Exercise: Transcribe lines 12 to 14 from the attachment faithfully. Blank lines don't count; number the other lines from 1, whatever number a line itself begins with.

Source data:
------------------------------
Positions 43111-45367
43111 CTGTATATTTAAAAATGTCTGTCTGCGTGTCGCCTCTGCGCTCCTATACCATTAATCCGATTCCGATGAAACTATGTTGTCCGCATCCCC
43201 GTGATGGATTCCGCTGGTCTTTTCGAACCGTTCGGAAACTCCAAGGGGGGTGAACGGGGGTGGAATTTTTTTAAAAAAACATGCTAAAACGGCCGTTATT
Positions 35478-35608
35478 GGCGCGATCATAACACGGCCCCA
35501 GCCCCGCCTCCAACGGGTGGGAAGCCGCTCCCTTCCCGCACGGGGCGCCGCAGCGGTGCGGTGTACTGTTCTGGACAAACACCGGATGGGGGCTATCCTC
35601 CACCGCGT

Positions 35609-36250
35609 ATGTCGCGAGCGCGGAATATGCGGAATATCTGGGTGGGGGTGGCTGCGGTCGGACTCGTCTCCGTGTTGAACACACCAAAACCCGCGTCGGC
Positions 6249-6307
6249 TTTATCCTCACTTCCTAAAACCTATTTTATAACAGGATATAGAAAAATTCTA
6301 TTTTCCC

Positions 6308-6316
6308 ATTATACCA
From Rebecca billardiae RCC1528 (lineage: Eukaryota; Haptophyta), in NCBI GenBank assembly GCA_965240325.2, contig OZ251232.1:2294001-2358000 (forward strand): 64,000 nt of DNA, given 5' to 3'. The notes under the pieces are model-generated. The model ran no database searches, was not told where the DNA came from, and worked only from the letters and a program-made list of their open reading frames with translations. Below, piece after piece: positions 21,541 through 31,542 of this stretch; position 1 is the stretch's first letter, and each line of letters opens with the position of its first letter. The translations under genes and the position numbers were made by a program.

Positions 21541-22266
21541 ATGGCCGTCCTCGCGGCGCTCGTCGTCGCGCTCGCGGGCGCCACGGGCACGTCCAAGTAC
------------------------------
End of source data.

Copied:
6301 TTTTCCC

Positions 6308-6316
6308 ATTATACCA